Sourcing locally: Why I do it

Russell Brent

Buying local is a powerful antidote against indifference with long-term benefits that outweigh the short-term costs. Facing the implications of local sourcing is a challenge to keep things fresh in more ways than one. It’s a complete lifestyle approach that includes local economic benefit, better health, better taste and good feelings.

  • Keeping dollars local stimulates our own economy and increases growth and success in local businesses.
  • Our food provides physical energy and healing. The nutrient value in fresh, local produce is more potent because the intrinsic value of the food has not degraded.
  • Fresh is sweeter, tangier, juicier, more tart and more crisp. Consider the alternative tomato: It is modified to ripen during transport, be a uniform size and color and hold its shape in the slicer. Would you rather identify a tomato by its cartoon like appearance or its delicious taste?
  • When we buy local, we are taking care of our neighbors while they take care of us. As a community, this makes us stronger, happier and more able to grow. It makes my efforts as a business owner far more satisfying.

Being the proprietor of Mill Creek Pub in Battle Ground, I’ve stumbled across a few nuggets about the costs and benefits of local sourcing:

  • I need to know my neighbors. It takes time and personal investment to know who they are, what they do best and when. I need to go where they are anyway because many cannot deliver. There are endless beneficial ramifications to this, both practical and intangible.
  • These relationships generate a cross-pollinating network that connects all of us. This network creates opportunities that never reveal themselves if we are indifferent.
  • We adjust our menu according to the season because we can’t buy fresh picked fruit, berries and vegetables all year long. This keeps our menu dynamic, gives our customers something to look forward to and releases the creative energy of my staff.
  • We make sure our guests know they are getting the benefits of fresh and local. Their knowledgeable enjoyment turns into effective word-of-mouth marketing.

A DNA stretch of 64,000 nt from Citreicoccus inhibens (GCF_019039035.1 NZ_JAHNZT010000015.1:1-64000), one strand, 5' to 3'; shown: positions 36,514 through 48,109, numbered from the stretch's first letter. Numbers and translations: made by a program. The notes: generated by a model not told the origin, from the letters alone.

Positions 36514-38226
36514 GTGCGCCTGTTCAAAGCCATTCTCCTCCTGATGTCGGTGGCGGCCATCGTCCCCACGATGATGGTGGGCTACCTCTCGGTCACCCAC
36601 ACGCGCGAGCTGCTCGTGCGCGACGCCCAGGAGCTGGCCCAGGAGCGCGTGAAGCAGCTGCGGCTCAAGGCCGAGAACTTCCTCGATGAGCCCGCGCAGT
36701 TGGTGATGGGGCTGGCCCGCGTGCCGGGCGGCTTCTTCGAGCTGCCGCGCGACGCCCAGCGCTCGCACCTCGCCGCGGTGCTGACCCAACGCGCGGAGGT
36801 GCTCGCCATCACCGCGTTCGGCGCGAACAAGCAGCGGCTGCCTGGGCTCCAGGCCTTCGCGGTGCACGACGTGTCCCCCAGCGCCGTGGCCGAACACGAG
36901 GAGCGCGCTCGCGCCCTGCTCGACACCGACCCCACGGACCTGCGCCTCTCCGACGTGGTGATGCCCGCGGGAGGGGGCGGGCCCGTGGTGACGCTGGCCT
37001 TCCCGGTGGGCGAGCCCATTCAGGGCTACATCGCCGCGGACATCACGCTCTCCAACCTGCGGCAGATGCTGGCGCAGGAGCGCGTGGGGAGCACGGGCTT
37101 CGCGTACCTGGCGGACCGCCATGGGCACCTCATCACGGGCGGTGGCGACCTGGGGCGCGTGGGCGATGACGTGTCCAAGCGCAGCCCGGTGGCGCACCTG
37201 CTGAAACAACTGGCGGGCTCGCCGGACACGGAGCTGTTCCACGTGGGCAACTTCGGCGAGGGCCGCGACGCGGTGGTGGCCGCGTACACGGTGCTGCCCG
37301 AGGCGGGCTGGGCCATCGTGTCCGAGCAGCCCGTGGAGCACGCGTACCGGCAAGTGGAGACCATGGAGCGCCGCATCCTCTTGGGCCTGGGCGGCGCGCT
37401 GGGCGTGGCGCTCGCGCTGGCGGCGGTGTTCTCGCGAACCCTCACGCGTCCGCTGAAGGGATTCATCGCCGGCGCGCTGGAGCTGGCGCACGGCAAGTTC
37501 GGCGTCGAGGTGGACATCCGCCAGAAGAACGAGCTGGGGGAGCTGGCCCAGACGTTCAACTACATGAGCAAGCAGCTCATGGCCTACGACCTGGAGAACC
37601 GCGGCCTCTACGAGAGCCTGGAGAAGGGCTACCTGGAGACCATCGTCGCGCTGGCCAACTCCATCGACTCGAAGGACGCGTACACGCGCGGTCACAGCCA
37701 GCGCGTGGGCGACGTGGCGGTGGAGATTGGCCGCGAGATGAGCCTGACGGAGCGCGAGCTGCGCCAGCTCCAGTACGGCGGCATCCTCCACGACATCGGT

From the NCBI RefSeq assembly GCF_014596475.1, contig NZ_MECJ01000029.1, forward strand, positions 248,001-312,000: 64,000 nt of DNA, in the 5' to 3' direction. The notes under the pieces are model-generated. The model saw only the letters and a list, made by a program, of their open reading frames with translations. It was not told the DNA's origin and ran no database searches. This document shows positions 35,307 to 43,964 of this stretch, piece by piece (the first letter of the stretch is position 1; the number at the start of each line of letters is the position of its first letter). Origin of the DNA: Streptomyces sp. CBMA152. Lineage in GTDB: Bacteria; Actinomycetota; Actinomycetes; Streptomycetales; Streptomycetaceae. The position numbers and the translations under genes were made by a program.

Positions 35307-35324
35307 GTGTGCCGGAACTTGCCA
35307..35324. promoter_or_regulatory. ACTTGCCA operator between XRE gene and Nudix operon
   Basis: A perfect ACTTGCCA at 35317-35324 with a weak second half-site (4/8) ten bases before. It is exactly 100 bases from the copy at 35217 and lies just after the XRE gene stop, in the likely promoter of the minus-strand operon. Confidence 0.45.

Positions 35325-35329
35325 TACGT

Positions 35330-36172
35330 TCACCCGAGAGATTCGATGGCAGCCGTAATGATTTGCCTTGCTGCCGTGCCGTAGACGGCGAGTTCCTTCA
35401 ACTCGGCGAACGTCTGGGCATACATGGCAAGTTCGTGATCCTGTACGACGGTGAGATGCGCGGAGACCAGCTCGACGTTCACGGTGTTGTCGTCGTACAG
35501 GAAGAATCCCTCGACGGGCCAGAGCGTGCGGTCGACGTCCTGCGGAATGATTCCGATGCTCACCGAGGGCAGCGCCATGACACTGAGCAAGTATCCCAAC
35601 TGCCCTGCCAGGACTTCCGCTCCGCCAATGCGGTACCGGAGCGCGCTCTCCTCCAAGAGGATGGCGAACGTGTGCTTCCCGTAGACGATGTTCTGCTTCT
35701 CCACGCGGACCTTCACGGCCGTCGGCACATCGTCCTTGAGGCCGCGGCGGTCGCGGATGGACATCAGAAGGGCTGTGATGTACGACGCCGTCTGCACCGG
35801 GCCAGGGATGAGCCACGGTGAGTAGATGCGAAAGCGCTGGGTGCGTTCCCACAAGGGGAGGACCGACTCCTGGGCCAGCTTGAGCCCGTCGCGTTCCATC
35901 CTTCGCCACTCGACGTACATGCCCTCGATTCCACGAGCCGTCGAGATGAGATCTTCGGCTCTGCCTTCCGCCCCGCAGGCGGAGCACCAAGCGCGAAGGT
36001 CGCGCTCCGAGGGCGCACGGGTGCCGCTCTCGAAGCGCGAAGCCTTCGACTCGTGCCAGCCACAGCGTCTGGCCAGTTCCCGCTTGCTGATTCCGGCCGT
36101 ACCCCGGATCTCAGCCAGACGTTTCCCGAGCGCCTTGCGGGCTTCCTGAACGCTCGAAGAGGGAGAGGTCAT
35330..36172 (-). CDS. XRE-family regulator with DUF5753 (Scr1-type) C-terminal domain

• While a 15-table restaurant may be able to source from local farmer’s markets, a higher volume restaurant needs to work with a local intermediary.

We partner with Jennifer Carrell at 4 C’s Produce to augment our direct relationships with local farmers. She provides quantity and quality from her sources. We also end up with local recipes for our menu. Jennifer is part of our grassroots marketing. Knowing her fruit, veggies and recipes are on our menu, she sends new patrons our way constantly.

As a restaurant owner, the time spent sharing stories makes the fabulous fresh produce I share with my customers even more satisfying. The Boldt family from Velvet Acres provides fantastic tomatoes, kale, peppers and cucumbers. Seeing them in the dining room feels like a family reunion.

We are losing millions of dollars as patrons frequent the 14.3 restaurants per 10,000 residents in Multnomah County. We have 5.7 per 10,000 on this side of the river. To compete, we need more restaurants that offer the best possible fare. This means fresh; fresh means local – not just for taste that the consumer will appreciate, but for the sake of fostering an economy that will support more local business.

In Jim Collin’s book, “Good to Great,” he describes the Hedgehog Principle as one of the key elements of a successful and sustainable business. Hedgehogs focus on what they do best. In the Pacific Northwest, one of the things we do best is grow amazing food. It makes sense to take advantage of the opportunity.

Let’s walk these paths with our neighbors. It’s better for all of us.

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